Monday, February 4, 2013

Change Your Margins

Want to live an eco-friendly life?

Here's another terrific and terrifically simple way to make a contribution to the sustainable living movement

Best part - it doesn't cost anything!

Here's an excerpt, -

"As I was doing my usual margin-changin' thang while printing out a document for my boss, a light bulb went off in my brain. What if you could get people to adopt changing paper margins on a large scale? What if you could get companies to adopt narrower margins as their printing standard? It would result in a lot less paper consumption. Which of course means saving a lot of trees and cutting down on a lot of waste...but only if a massive amount of people changed their margins.

It's not a new idea. It's not complicated. But if we all did it, it just might work."

--Tamara Krinsky

There's more information at the EPA site entitled, Federal Electronics Challenge.  "The Federal Electronics Challenge (FEC) is a partnership program that encourages federal facilities and agencies to:
  • Purchase greener electronics
  • Reduce impacts of electronics during use
  • Manage used electronics in an environmentally safe way"

Another great site I've discovered is the Environmental Paper Network. It offers loads of great information about paper, and features a Paper Calculator to translate sustainable choices into tangible benefits.


Kudos to Tamara for living by the idea that doing a little is more fulfilling than thinking that a little won't matter

Won't you join her? Post your comment and share that you've changed your margins and taken one small, but mighty step toward being environmentally sustainable


Monday, January 14, 2013

Air Filters and Flame Retardants

Have you wondered how the chemicals around you are affecting you? There are so many synthetic chemicals in use that it can be dizzying to try sorting through the information.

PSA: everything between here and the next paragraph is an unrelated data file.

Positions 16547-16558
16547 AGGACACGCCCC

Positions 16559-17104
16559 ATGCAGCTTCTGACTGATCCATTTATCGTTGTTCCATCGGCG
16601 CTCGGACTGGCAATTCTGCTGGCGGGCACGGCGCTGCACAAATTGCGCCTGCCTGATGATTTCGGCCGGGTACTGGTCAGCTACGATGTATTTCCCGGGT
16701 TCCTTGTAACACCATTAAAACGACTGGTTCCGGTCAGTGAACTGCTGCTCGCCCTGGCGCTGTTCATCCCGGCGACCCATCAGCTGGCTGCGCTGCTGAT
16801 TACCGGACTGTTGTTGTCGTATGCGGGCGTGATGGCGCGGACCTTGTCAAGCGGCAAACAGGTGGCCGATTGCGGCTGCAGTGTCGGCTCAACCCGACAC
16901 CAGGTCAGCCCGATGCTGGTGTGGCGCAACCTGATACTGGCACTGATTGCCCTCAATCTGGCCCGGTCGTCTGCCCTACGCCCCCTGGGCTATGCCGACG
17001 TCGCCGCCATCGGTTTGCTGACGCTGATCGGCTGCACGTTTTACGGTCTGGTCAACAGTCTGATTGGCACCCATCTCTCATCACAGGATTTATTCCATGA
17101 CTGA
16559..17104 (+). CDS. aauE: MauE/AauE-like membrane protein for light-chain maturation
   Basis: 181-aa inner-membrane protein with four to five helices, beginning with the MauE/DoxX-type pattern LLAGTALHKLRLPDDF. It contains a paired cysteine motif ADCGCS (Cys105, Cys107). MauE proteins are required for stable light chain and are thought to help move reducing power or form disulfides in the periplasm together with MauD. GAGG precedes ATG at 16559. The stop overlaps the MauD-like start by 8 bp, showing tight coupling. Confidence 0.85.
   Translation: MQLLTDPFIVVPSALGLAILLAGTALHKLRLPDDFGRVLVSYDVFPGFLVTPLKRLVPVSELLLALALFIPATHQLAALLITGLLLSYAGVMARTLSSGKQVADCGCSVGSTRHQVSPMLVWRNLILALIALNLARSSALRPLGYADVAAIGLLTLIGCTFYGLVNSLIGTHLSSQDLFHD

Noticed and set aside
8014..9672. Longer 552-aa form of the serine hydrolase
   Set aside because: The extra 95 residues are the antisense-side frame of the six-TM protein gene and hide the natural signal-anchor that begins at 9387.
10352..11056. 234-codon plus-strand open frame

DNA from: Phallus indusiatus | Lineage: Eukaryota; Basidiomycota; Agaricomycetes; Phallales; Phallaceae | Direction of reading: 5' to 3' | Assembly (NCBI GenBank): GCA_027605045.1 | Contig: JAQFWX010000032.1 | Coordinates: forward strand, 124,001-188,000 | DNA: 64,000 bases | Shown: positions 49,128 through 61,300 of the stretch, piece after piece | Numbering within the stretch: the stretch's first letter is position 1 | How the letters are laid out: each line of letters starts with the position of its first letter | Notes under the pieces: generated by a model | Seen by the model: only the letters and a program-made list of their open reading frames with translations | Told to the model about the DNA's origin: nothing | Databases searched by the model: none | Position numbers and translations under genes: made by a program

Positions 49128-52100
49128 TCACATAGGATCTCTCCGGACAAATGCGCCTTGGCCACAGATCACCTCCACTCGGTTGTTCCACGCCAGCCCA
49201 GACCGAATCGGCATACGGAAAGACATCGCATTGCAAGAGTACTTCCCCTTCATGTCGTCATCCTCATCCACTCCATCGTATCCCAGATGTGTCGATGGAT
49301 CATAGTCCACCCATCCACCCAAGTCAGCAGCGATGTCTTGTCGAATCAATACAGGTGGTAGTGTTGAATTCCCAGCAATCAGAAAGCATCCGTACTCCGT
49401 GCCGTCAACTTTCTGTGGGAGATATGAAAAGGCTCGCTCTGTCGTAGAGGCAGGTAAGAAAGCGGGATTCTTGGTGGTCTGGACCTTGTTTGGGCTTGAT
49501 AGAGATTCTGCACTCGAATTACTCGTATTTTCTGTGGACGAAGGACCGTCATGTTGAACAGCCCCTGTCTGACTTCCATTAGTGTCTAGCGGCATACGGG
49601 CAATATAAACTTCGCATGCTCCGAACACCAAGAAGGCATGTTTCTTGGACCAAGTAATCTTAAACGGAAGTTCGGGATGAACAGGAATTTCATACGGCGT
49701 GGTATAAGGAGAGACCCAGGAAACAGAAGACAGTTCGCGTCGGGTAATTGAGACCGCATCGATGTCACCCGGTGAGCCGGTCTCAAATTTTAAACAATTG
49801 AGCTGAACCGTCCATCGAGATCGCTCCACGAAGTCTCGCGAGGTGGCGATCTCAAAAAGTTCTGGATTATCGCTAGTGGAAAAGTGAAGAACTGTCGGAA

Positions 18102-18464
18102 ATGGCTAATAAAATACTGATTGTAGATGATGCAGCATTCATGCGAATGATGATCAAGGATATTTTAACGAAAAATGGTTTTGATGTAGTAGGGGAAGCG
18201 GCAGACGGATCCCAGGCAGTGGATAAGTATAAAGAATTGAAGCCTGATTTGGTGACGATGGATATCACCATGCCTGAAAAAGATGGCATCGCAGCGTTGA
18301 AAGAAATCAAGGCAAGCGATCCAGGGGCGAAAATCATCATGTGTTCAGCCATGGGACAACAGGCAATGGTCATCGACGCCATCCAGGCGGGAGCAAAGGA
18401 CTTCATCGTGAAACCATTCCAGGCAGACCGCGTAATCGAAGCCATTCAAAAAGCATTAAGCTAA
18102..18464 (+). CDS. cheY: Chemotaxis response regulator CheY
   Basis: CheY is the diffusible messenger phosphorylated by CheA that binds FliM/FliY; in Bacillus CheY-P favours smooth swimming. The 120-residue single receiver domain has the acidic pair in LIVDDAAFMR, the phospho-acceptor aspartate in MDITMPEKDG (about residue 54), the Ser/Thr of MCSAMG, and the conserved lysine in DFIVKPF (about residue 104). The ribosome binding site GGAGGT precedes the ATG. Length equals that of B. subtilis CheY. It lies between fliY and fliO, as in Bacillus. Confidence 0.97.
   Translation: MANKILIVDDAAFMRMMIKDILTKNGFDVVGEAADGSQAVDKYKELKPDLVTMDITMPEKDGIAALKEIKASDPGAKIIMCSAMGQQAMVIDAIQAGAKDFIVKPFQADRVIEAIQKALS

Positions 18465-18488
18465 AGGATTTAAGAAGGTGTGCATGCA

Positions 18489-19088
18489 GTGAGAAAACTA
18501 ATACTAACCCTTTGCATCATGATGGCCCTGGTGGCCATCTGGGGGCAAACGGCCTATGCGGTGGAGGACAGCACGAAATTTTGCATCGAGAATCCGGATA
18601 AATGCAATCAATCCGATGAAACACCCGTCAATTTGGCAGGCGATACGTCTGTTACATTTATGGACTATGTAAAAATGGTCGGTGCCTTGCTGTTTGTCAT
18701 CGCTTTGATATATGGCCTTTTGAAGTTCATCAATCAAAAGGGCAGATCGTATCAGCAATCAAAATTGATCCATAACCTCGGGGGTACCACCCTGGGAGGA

How can you live a more eco friendly life in the presence of these toxins?

It helps to understand what you're dealing with. One example of these chemicals can be found in our furniture, clothing, bedding, carpet padding and more...

like flame retardants.

There's important information on the effects of common flame retardant chemicals and fertility and according to Scientific American, the use of these chemicals is on the rise.
Here's an excerpt from an article at "for every ten-fold increase in blood levels of four PBDE chemicals tested, there was a 30 percent decrease in the odds a woman would conceive a child during a month." This is a serious concern and illustrates the importance of choosing green products for your family and home.
You can visit the National Institute of Environmental Health Sciences for the abstract of the study. "Conclusions: We found significant decreases in fecundability associated with PBDE exposure in women. Future studies are needed to replicate and confirm this finding
In the meantime there are more reasons than ever to detoxify your home, your bedroom and your childrens' rooms. We can't eliminate everything, but we can create a healing environment where we sleep.